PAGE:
this Court. In general, Murphy’s characterizations of deposition testimony in its brief are not


Mr. Dalier became a member of concerned citizens “sometime, perhaps, in the last

quarter of 2007.” (Dalier Depo., Doc. 41-13 at 93.) He testified that he “often smell[s] noxious

and chemical odors coming from Murphy Oil. These odors vary in smell. Sometimes they smell

like sulfur; sometimes they smell like petroleum. The odors are particularly bad when there is an

east-southeast wind. After it rains, the petroleum smell is sometimes particularly strong and

unpleasant.” (Id. ¶ 5). Further, “I enjoy playing with my dog, but sometimes the odors coming

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from the Murphy Oil refinery are so strong that I am unable to do so.” (Id., ¶ 6). “I know that

the nauseating odors come from Murphy Oil because I sometimes see black smoke emanating

from the refinery at the same time that I smell the odors.” (Id., ¶ 7).


a. The Affidavit of Matthew S. Dobbins is irrelevant.

Murphy’s Affidavit of Matthew S. Dobbins (Doc. 41-18) consists primarily of

inadmissible hearsay (without foundation) about what Mr. Dobbins “is aware of” or “has

learned” and Mr. Dobbin’s opinions about Ms. Kneale and his theories about her motivations.

Murphy’s lawyers have made no attempt to craft this affidavit as admissible evidence and the

Affidavit of Matthew S. Dobbins is not worthy of this Court’s consideration.

b. The Affidavit of Barbara D. Beck is irrelevant.

Murphy’s Affidavit of Barbara D. Beck, Ph.D. purports to be expert testimony but the

testimony is not relevant to the issues before this Court. The affiant testifies as to her opinions

about the lack of health impacts from Murphy’s violations. But the Concerned Citizen’s

allegations of standing are not based on proof of health impacts. See Chalmette Refining, 354 F.

Supp. 2d at 702 (“plaintiffs need not show … that they suffer a bodily injury caused by the

pollution. Rather, plaintiffs can demonstrate a cognizable injury by showing that they breathe

and smell polluted air.”). To require citizen-enforcers to reverse-engineer the permitting process

and quantify the individual risk that would flow from each permit violation would turn every

enforcement action into a toxic tort case. This would defeat the statutory purpose to create

enforceable standards.

Congress explained that citizen enforcement “would not require reanalysis of

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technological or other considerations at the enforcement stage.” This is because:

These matters would have been settled in the administrative procedure leading to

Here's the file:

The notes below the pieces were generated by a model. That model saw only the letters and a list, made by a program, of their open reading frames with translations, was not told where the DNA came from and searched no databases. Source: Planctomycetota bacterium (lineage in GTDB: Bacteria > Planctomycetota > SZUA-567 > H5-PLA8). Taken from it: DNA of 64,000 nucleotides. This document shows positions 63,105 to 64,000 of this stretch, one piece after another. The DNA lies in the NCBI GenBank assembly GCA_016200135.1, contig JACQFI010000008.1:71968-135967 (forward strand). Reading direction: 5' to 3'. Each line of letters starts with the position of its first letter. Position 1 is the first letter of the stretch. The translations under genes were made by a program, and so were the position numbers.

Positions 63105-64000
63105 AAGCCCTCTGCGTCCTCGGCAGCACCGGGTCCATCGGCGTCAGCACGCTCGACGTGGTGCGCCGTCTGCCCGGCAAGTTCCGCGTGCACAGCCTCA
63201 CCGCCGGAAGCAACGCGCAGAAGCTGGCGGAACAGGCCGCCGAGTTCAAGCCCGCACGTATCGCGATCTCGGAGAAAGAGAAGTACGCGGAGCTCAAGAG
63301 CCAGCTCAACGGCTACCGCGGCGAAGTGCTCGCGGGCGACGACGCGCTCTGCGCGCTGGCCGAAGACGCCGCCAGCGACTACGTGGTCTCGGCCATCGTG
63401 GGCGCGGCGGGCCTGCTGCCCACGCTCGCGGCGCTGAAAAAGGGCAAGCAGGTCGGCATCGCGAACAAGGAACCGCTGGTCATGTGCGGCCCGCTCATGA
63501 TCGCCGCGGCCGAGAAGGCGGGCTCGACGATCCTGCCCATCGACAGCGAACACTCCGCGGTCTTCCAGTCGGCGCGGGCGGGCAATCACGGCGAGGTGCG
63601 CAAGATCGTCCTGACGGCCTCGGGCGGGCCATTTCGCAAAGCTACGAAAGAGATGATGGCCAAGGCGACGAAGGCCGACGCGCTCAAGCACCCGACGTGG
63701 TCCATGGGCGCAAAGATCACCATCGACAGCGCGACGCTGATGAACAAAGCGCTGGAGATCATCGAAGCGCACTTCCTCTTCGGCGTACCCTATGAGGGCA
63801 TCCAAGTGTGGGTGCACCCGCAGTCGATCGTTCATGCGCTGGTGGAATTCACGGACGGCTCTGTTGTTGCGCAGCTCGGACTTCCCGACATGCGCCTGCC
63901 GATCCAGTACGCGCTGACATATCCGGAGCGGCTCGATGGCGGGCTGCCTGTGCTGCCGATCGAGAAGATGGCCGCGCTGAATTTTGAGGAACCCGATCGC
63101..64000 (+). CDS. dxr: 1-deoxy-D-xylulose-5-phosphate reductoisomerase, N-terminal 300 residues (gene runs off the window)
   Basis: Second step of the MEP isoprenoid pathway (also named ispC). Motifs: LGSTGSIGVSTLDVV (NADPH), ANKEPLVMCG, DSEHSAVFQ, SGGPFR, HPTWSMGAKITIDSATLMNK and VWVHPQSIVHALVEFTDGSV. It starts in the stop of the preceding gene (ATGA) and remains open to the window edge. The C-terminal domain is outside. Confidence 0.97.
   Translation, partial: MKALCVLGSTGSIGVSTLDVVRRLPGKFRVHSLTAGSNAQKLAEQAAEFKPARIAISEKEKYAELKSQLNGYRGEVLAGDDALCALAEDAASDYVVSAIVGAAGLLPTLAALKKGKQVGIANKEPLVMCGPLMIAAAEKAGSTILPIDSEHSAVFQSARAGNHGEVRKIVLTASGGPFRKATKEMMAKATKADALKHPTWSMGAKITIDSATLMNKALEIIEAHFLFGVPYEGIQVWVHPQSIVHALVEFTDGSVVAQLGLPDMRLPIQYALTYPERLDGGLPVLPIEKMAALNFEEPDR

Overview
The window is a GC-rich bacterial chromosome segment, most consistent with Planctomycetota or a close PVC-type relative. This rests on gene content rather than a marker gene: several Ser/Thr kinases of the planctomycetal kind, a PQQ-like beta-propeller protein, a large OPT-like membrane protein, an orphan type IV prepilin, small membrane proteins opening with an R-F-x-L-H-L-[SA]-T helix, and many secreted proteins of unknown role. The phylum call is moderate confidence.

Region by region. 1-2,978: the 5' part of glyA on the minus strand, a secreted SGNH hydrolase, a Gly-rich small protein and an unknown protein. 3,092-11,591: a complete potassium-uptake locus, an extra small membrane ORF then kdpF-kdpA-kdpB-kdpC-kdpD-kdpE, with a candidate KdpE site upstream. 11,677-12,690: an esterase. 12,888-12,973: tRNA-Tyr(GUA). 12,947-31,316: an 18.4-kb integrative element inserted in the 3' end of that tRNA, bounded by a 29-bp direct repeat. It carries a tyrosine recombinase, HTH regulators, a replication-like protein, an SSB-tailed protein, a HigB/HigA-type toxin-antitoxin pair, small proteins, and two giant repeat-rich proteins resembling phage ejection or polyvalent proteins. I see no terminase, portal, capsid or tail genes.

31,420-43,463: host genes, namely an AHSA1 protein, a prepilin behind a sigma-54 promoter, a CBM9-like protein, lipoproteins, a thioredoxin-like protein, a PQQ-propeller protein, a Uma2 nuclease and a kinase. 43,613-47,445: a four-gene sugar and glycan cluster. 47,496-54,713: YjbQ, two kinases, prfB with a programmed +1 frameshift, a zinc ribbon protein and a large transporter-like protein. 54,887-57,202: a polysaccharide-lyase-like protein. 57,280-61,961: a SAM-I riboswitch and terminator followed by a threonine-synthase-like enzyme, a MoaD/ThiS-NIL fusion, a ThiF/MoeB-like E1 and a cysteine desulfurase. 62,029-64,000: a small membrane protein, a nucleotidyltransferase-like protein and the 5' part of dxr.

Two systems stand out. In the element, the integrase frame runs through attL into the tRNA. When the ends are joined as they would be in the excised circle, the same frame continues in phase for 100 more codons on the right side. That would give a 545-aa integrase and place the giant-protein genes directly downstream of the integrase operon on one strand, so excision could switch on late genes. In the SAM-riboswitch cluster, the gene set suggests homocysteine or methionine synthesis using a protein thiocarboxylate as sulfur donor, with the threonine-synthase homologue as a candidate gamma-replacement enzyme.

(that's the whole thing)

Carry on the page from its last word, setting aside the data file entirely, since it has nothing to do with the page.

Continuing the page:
an implementation plan or emission control provision. . . .

Enforcement of pollution regulations is not a technical matter beyond the
competence of the courts. The citizen suit provision is consistent with principles
underlying the Clean Air Act, that is the development of identifiable standards of
air quality and control measures to implement such standards. Such standards
provide manageable and precise benchmarks for enforcement.

S. Rep. No. 1196, 91st Cong. 2nd Sess. 36-39, reprinted in Natural Resources Defense Council,

Inc. v. Train, 510 F.2d 692, 723-25 (D.C. Cir. 1974) (emphasis added).

The affiant also testifies about odor, but she is “a toxicologist specializing in human

health risk assessment,” not an expert on odors. Moreover, any testimony she provides about

odors relates only to whether odors, in her opinion, would result solely from specific chemicals

released by Murphy (“due to NOx or S02 released from the facility in exceedance of their

permitted levels”). But “[t]o establish standing to redress an environmental injury, plaintiffs

need not show that a particular defendant [or a particular release] is the only cause of their

injury.” 5 Under Fifth Circuit precedent, it is enough to show that a defendant “contributes to the

pollution.” 6 As a matter of common sense, any person who has ever been around a refinery

knows that these facilities are not odor-free. Here, we have a refinery that admittedly operates

outside of the law, 7 and neighbors of that refinery who are annoyed by the refinery’s odors.

In Laidlaw, the Supreme Court rejected the defendant’s argument that there was no

standing where district court had found that “there had been no demonstrated proof of harm to

the environment.” 528 U.S. at 181. This is because the “relevant showing for purposes of

Natural Resources Defense Council, Inc. v. Watkins, 954 F.2d 974, 980 (4th Cir. 1992) (emphasis added).
Sierra Club, Lone Star Chapter v. Cedar Point Oil Co. Inc., 73 F.3d 546, 558 (5th Cir.1996); see also Natural
Resources Defense Council, Inc. v. Watkins, 954 F.2d at 980 (“plaintiffs must merely show that a defendant
discharges a pollutant that "causes or contributes to the kinds of injuries alleged by the plaintiffs.").
See note 1, supra.

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Article III standing, however, is not injury to the environment but injury to the plaintiff.” Id.

And that injury is demonstrated not by expert testimony but—for example—by showing that

concern about the defendant’s pollution causes the plaintiff to curtail activities. Id. at 181-183. 8